Miller's recipe section, which he describes as a good cross-section of various chile dishes, includes one for Jalepeno ketchup. Now that should wake up any hot dog!! Most interesting, however, is the recipe for Mole Roja, from the Oaxaca and Puebla area of Mexico known as the 'Land of the Seven Moles.' Miller explains that some moles contain no chocolate (this one does, however, as well as dried plums or cherries to enhance the flavor of the ancho and mulatto chile peppers). Mole Roja is best served with fowl such as turkey. So, try this instead of cranberry sauce next Thanksgiving!
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4.0 out of 5 stars What kind of chile is that? Jan. 11 2001
A fabulous resource book for the chile head or novice seeking knowledge. The book is limited on the written word except for a brief survey. The survey gives you all the general information needed for the average person interested in cooking with heat. The strength of this book lies in it's beautiful color photographs that are the actual size of the chile itself. This book serves a number of purposes, one of which is the identification of the various closely related strands od chiles. Probably the most commonly known chile is the jalepen~o but there are variations. One is knnown as huachinango that originates from Oaxaca and the Puebla region. I was able to identify the huachinango chile from my garden after first thinking it was an ordinary jalapen~o. Turns out they have a distinct "sweetness" and are a highly prized, (translation, they cost 3-4 times more) and are used to make "chipotle grande" in it's dried form. There are a few chiles that are exotic and unfamiliar to most people outside of the area of origin. There is a section showing four different types of the ever growing in popularity habanero. The dried chile section is informative and provides helpful hints in curing your own chiles. There is a small receipe section that compliments the chile heads kitchen. To round it all out there is a source of information with addresses and phone numbers for chile seeds and fresh and dried chiles. A handy little book for the amateur grower of chiles or cook who on occasion forays into the kitchen to serve up some heat.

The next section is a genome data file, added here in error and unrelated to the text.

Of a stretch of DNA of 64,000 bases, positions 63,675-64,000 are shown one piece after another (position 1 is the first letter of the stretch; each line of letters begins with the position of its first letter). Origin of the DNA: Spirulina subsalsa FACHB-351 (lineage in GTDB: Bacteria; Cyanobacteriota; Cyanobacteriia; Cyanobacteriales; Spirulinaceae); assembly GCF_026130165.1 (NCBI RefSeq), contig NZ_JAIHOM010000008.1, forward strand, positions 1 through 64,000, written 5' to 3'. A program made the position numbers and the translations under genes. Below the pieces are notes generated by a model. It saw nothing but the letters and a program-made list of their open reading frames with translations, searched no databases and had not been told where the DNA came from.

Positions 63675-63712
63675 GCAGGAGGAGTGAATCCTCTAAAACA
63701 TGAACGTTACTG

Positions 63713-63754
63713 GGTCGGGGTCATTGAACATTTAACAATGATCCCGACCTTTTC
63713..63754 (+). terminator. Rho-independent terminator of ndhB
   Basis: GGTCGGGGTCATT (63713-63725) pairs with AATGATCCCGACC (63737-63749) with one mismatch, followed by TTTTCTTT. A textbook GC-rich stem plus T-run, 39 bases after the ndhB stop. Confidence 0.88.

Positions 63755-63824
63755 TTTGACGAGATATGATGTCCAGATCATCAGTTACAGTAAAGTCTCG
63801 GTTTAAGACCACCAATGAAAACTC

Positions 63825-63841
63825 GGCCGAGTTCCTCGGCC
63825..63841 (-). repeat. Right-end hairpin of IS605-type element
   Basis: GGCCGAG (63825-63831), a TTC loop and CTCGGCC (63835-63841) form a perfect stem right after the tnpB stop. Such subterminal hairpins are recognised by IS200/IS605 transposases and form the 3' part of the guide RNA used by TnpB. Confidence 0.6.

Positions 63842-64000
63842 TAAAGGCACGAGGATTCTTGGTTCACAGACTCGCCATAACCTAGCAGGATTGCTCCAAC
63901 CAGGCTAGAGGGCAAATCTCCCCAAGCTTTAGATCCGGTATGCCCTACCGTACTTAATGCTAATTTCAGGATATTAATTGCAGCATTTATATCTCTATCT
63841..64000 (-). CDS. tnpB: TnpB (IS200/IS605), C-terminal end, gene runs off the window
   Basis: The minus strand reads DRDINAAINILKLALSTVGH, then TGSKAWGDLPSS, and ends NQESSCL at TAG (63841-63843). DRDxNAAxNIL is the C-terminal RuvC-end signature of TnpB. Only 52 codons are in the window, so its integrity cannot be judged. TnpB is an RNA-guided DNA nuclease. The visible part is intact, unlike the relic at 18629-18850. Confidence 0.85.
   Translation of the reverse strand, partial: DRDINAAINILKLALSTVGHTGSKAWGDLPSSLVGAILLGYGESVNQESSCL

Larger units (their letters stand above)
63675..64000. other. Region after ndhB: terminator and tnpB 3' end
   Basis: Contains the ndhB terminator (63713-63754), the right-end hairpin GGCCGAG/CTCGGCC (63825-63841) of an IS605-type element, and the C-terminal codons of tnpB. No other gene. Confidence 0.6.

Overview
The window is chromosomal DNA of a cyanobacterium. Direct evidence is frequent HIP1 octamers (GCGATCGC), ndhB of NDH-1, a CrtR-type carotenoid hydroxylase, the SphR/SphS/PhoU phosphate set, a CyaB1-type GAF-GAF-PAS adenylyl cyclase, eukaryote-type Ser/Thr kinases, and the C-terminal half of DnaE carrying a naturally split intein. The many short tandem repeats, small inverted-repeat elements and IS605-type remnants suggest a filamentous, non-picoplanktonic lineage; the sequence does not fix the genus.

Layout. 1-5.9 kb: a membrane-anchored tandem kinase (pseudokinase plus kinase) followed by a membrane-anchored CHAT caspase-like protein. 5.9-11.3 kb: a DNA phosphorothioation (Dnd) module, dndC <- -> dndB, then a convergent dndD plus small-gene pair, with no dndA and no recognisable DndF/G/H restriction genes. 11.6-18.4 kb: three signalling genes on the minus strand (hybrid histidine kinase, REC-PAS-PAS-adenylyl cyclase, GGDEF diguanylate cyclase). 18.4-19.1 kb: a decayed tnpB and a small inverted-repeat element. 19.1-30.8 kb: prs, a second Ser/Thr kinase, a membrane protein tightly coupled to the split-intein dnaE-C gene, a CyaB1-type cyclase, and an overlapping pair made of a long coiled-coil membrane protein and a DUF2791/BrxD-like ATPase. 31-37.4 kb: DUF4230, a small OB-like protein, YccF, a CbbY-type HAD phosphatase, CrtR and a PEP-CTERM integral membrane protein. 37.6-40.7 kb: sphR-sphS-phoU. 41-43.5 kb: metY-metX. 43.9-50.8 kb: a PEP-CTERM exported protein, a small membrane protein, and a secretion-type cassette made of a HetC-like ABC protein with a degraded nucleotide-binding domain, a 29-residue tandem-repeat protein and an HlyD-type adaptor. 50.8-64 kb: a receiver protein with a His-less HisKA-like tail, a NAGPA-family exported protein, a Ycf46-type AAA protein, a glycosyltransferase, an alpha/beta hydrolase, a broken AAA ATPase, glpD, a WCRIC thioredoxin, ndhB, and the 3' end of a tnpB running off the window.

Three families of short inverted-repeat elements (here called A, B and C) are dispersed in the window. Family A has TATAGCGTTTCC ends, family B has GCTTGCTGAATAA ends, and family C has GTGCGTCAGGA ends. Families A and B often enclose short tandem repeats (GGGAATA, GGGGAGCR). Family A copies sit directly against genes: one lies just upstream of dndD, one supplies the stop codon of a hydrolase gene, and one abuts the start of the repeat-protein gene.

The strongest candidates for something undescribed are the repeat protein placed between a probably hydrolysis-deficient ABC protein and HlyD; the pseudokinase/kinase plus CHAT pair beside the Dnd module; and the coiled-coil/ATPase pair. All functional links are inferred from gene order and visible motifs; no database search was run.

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4.0 out of 5 stars Almost everything you wanted to know.... July 4 2004
Salsa anyone? THE GREAT SALSA BOOK by Mark Miller is all about salsa. If he wanted to be cute, he could have titled his book, "Everything you wanted to know..." and not have been far off the mark. Miller's book includes over one hundred pages of salsa recipes: Tomato and Tomatillo salsas; Chile salsas; Topical salsas (Tropical mango salsa and Mango mash); Fruit salsas (Apple Pasado Salsa, Moroccan Date Salsa; Corn and Bean salsas; Nut, seed and herb salsas; and plenty of other exotic salsas. So you see, salsa isn't just that stuff you get at the Taco bar.
As I am trying to eat more vegetables, I find the 'Grilled Vegetable Salsa' with chiles, eggplants, shiake mushrooms, zucchini squash, and asparagus, most appealing. Or, if you want something sweet as well as colorful, try is the sweet potato and pecan salsa with maple syrup and cranberries. Miller includes color photos of all his prepared dishes. This is truly a great salsa book.
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4.0 out of 5 stars Essential kitchen equipment Feb. 28 2001
The definitive guide to identifying chile peppers, this book is conveniently divided into sections on dried and fresh peppers. Beware - this is NOT a recipe book (although a few more recipes would be nice), nor does it contain more than brief instructions on preparing and using chile peppers. However, with bright colour photographs, taste descriptions, and a clear and accurate guide to hotness from bell pepper (0) to habanero (10), this book is essential kitchen equipment for those who like their cooking fiery.